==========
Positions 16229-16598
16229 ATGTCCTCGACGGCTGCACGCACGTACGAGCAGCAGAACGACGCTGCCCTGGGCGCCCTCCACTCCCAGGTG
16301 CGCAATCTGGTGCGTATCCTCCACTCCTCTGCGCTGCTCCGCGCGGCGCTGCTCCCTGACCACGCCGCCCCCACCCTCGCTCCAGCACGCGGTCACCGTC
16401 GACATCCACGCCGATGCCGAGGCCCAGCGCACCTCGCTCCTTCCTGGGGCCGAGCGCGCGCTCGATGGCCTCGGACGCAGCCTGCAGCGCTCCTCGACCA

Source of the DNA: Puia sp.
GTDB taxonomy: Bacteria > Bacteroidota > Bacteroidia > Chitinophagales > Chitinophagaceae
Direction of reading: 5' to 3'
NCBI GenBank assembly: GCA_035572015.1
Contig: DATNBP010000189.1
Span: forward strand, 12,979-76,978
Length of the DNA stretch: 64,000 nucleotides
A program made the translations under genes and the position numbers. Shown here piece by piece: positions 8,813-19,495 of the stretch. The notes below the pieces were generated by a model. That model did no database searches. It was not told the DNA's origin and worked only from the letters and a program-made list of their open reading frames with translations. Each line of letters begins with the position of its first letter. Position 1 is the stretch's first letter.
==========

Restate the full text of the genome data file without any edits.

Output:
Positions 16229-16598
16229 ATGTCCTCGACGGCTGCACGCACGTACGAGCAGCAGAACGACGCTGCCCTGGGCGCCCTCCACTCCCAGGTG
16301 CGCAATCTGGTGCGTATCCTCCACTCCTCTGCGCTGCTCCGCGCGGCGCTGCTCCCTGACCACGCCGCCCCCACCCTCGCTCCAGCACGCGGTCACCGTC
16401 GACATCCACGCCGATGCCGAGGCCCAGCGCACCTCGCTCCTTCCTGGGGCCGAGCGCGCGCTCGATGGCCTCGGACGCAGCCTGCAGCGCTCCTCGACCA

Source of the DNA: Puia sp.
GTDB taxonomy: Bacteria > Bacteroidota > Bacteroidia > Chitinophagales > Chitinophagaceae
Direction of reading: 5' to 3'
NCBI GenBank assembly: GCA_035572015.1
Contig: DATNBP010000189.1
Span: forward strand, 12,979-76,978
Length of the DNA stretch: 64,000 nucleotides
A program made the translations under genes and the position numbers. Shown here piece by piece: positions 8,813-19,495 of the stretch. The notes below the pieces were generated by a model. That model did no database searches. It was not told the DNA's origin and worked only from the letters and a program-made list of their open reading frames with translations. Each line of letters begins with the position of its first letter. Position 1 is the stretch's first letter.